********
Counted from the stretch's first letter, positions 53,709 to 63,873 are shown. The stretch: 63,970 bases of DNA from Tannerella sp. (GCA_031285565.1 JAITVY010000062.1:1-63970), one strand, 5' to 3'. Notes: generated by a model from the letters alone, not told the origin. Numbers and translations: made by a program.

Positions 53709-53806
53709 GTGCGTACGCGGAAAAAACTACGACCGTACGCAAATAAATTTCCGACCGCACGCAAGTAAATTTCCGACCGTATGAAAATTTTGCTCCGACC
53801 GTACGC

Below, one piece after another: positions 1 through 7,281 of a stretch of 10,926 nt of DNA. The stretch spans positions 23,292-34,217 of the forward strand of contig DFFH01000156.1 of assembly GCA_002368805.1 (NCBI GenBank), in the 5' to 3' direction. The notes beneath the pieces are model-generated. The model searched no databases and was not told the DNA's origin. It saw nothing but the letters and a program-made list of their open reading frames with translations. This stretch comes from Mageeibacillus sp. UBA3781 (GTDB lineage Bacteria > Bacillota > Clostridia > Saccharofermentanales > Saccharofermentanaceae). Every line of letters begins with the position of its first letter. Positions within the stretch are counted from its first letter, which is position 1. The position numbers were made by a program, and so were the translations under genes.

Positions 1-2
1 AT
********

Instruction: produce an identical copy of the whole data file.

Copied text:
Counted from the stretch's first letter, positions 53,709 to 63,873 are shown. The stretch: 63,970 bases of DNA from Tannerella sp. (GCA_031285565.1 JAITVY010000062.1:1-63970), one strand, 5' to 3'. Notes: generated by a model from the letters alone, not told the origin. Numbers and translations: made by a program.

Positions 53709-53806
53709 GTGCGTACGCGGAAAAAACTACGACCGTACGCAAATAAATTTCCGACCGCACGCAAGTAAATTTCCGACCGTATGAAAATTTTGCTCCGACC
53801 GTACGC

Below, one piece after another: positions 1 through 7,281 of a stretch of 10,926 nt of DNA. The stretch spans positions 23,292-34,217 of the forward strand of contig DFFH01000156.1 of assembly GCA_002368805.1 (NCBI GenBank), in the 5' to 3' direction. The notes beneath the pieces are model-generated. The model searched no databases and was not told the DNA's origin. It saw nothing but the letters and a program-made list of their open reading frames with translations. This stretch comes from Mageeibacillus sp. UBA3781 (GTDB lineage Bacteria > Bacillota > Clostridia > Saccharofermentanales > Saccharofermentanaceae). Every line of letters begins with the position of its first letter. Positions within the stretch are counted from its first letter, which is position 1. The position numbers were made by a program, and so were the translations under genes.

Positions 1-2
1 AT